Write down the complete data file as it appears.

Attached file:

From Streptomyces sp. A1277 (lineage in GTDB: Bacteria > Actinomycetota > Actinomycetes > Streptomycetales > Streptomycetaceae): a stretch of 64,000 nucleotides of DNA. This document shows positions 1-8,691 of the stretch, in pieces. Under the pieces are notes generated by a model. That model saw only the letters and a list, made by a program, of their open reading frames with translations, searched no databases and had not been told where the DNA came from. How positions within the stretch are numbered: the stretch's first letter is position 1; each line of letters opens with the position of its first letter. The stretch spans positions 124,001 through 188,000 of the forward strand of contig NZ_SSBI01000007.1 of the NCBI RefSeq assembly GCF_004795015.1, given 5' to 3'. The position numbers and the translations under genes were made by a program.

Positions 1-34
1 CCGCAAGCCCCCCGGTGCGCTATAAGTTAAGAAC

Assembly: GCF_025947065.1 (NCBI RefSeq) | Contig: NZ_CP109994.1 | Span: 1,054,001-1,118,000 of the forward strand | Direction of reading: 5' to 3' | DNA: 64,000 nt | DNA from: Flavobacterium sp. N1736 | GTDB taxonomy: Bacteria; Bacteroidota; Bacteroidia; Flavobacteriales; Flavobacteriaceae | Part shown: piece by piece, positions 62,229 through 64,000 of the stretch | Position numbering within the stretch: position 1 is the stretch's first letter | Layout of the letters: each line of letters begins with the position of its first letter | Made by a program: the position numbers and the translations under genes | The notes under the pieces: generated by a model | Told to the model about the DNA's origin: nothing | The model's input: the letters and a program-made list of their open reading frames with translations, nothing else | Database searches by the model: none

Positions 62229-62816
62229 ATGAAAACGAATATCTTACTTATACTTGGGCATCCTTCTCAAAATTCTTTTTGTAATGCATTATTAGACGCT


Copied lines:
From Streptomyces sp. A1277 (lineage in GTDB: Bacteria > Actinomycetota > Actinomycetes > Streptomycetales > Streptomycetaceae): a stretch of 64,000 nucleotides of DNA. This document shows positions 1-8,691 of the stretch, in pieces. Under the pieces are notes generated by a model. That model saw only the letters and a list, made by a program, of their open reading frames with translations, searched no databases and had not been told where the DNA came from. How positions within the stretch are numbered: the stretch's first letter is position 1; each line of letters opens with the position of its first letter. The stretch spans positions 124,001 through 188,000 of the forward strand of contig NZ_SSBI01000007.1 of the NCBI RefSeq assembly GCF_004795015.1, given 5' to 3'. The position numbers and the translations under genes were made by a program.

Positions 1-34
1 CCGCAAGCCCCCCGGTGCGCTATAAGTTAAGAAC

Assembly: GCF_025947065.1 (NCBI RefSeq) | Contig: NZ_CP109994.1 | Span: 1,054,001-1,118,000 of the forward strand | Direction of reading: 5' to 3' | DNA: 64,000 nt | DNA from: Flavobacterium sp. N1736 | GTDB taxonomy: Bacteria; Bacteroidota; Bacteroidia; Flavobacteriales; Flavobacteriaceae | Part shown: piece by piece, positions 62,229 through 64,000 of the stretch | Position numbering within the stretch: position 1 is the stretch's first letter | Layout of the letters: each line of letters begins with the position of its first letter | Made by a program: the position numbers and the translations under genes | The notes under the pieces: generated by a model | Told to the model about the DNA's origin: nothing | The model's input: the letters and a program-made list of their open reading frames with translations, nothing else | Database searches by the model: none

Positions 62229-62816
62229 ATGAAAACGAATATCTTACTTATACTTGGGCATCCTTCTCAAAATTCTTTTTGTAATGCATTATTAGACGCT